The other man really was sweating. “The reason its so exciting,” he stopped and licked his own lips, “there are two major reasons why its so exciting,” he said.
“One reason, is that I haven’t created it – usually nowadays this would have done using a particle accelerator and some collision.”
“Oh, I stuff about that in a documentary,” the boy said.
“Yeah,” said the father. He reached out again, took his son’s shoulder and gently pulled the boy closer to him, “I think maybe we watched a few shows like that at home together. Particle accelerators. Okay.”
“The other reason this is so exciting is due to where it fits into the chart.” When he spoke he was perfectly clear but then at the end he suddenly gasped as if he’d been caught squeezing an angry cat.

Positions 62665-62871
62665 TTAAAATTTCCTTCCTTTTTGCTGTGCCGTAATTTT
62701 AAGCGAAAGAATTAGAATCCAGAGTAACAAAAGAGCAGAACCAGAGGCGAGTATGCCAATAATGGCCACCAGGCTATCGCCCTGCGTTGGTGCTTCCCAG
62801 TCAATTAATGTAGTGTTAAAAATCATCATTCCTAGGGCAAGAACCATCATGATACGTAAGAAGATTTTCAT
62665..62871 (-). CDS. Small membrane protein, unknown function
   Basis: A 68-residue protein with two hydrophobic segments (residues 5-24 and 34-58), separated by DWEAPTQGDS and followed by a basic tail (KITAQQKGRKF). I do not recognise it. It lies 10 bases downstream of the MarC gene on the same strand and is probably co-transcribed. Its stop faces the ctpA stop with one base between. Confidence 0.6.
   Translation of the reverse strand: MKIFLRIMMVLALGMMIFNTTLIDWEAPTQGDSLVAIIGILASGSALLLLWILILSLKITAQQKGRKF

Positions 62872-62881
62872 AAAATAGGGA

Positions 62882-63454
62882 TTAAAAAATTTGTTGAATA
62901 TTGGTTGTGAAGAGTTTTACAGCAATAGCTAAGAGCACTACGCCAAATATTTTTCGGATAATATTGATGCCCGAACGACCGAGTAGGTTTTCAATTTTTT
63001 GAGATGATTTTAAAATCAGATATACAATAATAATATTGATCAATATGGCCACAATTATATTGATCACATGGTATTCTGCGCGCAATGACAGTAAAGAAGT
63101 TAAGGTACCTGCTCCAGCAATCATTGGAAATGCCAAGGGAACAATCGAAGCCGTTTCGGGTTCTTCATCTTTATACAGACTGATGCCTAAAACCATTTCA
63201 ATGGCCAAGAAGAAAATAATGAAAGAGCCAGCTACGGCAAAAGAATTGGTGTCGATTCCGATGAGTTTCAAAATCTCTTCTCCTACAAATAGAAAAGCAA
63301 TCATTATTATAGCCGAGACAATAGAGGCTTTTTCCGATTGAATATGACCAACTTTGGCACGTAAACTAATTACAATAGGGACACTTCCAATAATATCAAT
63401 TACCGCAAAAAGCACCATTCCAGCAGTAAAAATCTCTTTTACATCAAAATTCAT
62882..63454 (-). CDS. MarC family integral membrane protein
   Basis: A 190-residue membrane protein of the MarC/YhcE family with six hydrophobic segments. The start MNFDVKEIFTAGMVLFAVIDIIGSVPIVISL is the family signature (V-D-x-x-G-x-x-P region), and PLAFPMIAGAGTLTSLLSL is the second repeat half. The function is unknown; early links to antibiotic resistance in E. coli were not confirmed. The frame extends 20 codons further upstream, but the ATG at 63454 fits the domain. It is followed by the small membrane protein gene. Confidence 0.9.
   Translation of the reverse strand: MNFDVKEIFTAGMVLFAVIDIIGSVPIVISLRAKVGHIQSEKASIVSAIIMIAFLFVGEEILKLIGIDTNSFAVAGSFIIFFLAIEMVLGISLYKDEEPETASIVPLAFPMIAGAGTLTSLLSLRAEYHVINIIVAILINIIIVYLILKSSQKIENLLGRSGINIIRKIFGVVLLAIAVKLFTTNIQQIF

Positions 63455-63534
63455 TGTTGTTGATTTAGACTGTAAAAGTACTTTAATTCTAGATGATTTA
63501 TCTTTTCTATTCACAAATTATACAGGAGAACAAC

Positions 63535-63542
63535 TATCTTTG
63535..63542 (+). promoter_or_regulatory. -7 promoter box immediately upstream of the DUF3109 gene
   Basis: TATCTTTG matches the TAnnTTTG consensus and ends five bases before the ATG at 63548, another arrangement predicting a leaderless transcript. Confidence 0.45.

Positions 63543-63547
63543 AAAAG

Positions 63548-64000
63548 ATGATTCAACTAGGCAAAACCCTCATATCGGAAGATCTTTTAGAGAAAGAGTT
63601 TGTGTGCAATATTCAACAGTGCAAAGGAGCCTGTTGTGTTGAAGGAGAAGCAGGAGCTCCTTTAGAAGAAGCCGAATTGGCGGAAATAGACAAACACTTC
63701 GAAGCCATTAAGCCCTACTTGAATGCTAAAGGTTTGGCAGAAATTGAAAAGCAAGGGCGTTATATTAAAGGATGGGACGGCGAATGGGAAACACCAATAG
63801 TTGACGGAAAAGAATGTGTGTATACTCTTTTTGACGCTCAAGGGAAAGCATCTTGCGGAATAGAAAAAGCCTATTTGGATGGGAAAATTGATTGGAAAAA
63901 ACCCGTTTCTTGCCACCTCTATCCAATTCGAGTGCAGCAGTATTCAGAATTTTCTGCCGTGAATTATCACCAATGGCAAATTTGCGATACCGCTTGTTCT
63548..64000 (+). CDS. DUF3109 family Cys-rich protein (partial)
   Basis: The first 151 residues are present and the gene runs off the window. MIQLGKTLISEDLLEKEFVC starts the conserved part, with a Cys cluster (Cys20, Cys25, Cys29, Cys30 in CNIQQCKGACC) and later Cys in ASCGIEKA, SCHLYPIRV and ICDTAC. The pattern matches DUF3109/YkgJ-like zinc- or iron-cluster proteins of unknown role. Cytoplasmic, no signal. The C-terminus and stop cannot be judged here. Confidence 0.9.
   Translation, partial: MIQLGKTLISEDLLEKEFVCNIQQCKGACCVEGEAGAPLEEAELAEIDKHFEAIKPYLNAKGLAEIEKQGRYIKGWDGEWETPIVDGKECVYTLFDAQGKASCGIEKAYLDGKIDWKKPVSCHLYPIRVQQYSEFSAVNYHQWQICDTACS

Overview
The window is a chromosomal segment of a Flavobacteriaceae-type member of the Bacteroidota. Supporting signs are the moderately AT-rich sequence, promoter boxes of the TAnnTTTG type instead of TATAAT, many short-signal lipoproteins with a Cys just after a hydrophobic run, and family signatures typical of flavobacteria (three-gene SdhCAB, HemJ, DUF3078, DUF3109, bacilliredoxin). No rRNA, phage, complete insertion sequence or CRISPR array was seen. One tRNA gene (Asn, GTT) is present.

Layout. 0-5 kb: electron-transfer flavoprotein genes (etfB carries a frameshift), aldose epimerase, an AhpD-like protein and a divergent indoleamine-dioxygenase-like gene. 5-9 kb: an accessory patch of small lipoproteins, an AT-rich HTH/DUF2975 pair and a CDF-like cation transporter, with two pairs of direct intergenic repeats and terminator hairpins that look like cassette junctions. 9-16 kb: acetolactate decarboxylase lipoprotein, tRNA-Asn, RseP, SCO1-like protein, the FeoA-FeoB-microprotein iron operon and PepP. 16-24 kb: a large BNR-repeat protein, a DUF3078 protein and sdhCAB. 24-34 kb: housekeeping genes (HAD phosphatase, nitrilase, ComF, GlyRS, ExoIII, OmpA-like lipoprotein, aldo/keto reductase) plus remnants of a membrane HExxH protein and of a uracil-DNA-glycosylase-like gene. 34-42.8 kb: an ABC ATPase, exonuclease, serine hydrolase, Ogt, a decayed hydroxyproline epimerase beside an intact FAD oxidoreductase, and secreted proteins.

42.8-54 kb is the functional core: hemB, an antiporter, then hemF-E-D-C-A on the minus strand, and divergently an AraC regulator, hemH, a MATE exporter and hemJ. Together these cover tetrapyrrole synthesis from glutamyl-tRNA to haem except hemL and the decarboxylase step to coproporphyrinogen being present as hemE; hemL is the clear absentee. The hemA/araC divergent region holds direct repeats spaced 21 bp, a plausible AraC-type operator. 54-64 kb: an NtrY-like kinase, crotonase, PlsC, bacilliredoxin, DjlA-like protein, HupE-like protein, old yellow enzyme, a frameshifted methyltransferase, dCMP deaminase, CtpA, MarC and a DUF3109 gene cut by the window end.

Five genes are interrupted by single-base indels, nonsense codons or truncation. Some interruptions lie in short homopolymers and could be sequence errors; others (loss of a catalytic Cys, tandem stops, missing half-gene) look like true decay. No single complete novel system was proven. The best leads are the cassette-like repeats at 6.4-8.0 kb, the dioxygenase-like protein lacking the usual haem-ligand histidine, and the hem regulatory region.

“Why’s that?” the father asked. He was sort of excited, a little bit interested, the way someone is when they won’t be interested for very long but briefly its quite good.
“It isn’t well,” the man glanced back and forth at his guests, “normal” he concluded.
“So what do you mean?” the father asked.
Jason looked at him, with increasing suspicion. It was a specific sort of suspicion and it was going to prove to be correct. “Can I guess?” Jason asked.
The other man looked slightly nonplussed. “Boys,” he said out loud to the father.
“Sure,” said Jason’s father, giving the other man the nod, “go ahead Son.”
“Is it completely different or does it fit into where there is already something else? It’s really that they might have to redesign the way the chart looks to fit it in – I mean, if you’re right. This isn’t going to turn out to be like cold fusion is it? I mean, that turned out to be a bit of a letdown…but not until after the whole world got wildly excited about it.”